3. Methodology

Amount of bacteria
Number of Colonies
Amount of bacteria sample spread
100 µL
Amount of cleaning agent spread
10 µL

Materials Needed:
Petri Dishes with LB Agar
25 Dishes
L Shaped Glass Rods
10 Packs
Inoculation Loops
10 Packs
Pipette (100µL+1000µL)
2 Pipettes
Pipette Tips (100µL+1000µL)
1 Box/Pipette
Centrifuge Tubes, Plastic
1 Pack 
Distilled Water
2 x 500mL
E. coli B. subtilis Samples
Preparing the bacteria for experiment

  1. Prepare 10 agar filled petri dishes, and label them 1-10 
  2. Prepare 10 centrifuge tubes of 9mL distilled water each, and label them 1-10
  3. From the sample of E.coli, using the 1mL pipette, transfer 1mL of the sample into the distilled water in tube 1, and cap the tube and invert tube to make sure bacteria is mixed evenly
  4. From the sample in tube 1, take out 1mL of the mixture into 9mL of distilled water in tube 2, cap the tube and invert tube to make sure bacteria is mixed evenly
  5. Repeat step 4 with different tubes until all 10 tubes are filled
  6. Pipette 0.1mL of the mixture from centrifuge tubes 1-10 into petri dish 1-10 respectfully, and spread evenly with the L shaped glass rod
  7. Incubate the 10 petri dishes overnight at 37 degrees Celcius
  8. After the incubation, check each petri dish for the number of colonies. Use the petri dish that has 30 - 300 colonies.
  9. Check the petri dish number of the dish that is chosen, and use the corresponding dilution for future incubation (in experiment)

* In any case that 10 dilutions still produce too much bacteria, continue to dilute further.

Conducting the actual experiment
  1. Label 4 agar filled petri dishes according to the antibacterial agent to be spread on it and leave one as a control
  2. Using the tube that was chosen previously, spread 0.1mL into each petri dish
  3. Using the L shaped glass rod, spread the bacteria evenly across the petri dish
  4. Pipette 0.01mL of each anti-bacterial agent onto its respective petri dish
  5. Using the L shaped glass rod, spread the anti-bacterial agent evenly across the petri dish
  6. Incubate all the dishes overnight at 37 Degrees Celcius overnight
  7. Repeat steps 1-6 two more times.
  8. Gather results by counting the number of visible bacteria colonies after step 7 using a permanent marker and a black coloured paper (place the paper at the bottom of the petri dish), and fill up the table as below.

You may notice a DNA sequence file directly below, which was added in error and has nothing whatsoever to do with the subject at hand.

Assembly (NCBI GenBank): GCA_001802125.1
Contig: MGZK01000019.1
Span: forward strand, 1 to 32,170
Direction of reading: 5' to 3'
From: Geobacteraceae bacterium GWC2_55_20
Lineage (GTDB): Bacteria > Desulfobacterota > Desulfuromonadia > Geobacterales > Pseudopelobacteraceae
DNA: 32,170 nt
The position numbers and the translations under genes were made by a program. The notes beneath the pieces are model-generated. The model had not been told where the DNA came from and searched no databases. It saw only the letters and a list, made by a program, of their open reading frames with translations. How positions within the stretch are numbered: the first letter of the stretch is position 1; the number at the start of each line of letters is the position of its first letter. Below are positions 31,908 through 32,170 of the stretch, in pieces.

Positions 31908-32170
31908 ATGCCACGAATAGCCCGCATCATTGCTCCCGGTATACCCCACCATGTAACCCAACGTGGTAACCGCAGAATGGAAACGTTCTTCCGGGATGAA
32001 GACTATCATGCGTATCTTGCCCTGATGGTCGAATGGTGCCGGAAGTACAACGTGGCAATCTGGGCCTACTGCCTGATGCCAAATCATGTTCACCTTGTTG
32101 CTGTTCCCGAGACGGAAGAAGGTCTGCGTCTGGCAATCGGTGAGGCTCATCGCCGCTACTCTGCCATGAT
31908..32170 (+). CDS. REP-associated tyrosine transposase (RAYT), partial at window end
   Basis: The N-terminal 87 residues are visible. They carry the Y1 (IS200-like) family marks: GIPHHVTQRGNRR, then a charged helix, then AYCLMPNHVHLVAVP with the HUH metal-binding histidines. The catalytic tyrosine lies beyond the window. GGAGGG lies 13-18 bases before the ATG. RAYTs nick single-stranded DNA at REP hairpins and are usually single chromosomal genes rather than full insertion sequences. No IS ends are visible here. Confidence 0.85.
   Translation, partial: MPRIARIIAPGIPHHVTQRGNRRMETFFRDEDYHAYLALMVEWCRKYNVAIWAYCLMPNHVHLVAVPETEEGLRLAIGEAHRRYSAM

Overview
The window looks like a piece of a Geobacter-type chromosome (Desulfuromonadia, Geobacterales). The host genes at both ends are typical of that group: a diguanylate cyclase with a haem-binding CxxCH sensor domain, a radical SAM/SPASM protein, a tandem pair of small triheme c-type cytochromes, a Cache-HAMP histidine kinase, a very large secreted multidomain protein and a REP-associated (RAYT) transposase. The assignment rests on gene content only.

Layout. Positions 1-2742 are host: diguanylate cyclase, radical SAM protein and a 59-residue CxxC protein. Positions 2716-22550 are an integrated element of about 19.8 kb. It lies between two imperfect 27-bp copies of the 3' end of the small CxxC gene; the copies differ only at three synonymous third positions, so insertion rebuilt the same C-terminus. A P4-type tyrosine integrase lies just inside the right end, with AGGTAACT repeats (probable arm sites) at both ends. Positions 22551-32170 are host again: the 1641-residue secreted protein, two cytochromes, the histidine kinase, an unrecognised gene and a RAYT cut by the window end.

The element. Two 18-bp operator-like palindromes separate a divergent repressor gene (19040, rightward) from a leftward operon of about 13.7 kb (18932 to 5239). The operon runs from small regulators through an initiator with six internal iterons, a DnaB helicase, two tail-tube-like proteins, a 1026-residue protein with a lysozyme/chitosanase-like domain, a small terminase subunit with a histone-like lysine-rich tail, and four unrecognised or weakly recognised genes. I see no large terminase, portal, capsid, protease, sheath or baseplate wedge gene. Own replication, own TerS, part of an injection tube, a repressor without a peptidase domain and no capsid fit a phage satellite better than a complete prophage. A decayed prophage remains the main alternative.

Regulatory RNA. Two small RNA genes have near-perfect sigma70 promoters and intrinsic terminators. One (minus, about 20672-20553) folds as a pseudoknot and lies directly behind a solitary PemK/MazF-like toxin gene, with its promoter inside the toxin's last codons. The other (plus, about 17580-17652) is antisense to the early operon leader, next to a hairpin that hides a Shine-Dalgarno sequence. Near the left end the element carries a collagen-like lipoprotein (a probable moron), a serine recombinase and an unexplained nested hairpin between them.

*In any case that the agent used is too thick, using a pair of flamed scissors, cut the tip before pipetting the agent.

Result Planning

* Sample table

The values in the table represent the amount of remaining bacteria (E.coli) colonies left "unkilled" by the antibacterial agents. These values are obtainable by counting the amount of visible bacteria colonies in the petri dish.
With our results after filling in the table, we will plot two different bar graphs. 
The two types of bar graphs we will be plotting will be the percentage of colonies each petri dish has against the number of colonies in the control, and the amount of colonies every petri dish has against the number of colonies in the control.
The reason why we chose to use a bar graph to represent the data was because we wanted to show the contrast of the number of colonies from each petri dish against another, and a bar graph would be able to show the obvious differentiation. If other graphs were used, the graphs such as pie charts, line chart etc. would not be able to show the contrast between the number of colonies in each dish.

The graphs we would plot would look like these below:

Sample Graph 1 (Average amount of colonies)                                          

Sample Graph 2 (Average percentage of colonies) 

This graphs shows the percentage of colonies in each petri dish compared to the control (100%), using the average number of colonies through the 3 trials conducted.

*The above graphs are sample graphs, and do not have any actual results taken from the experiment.


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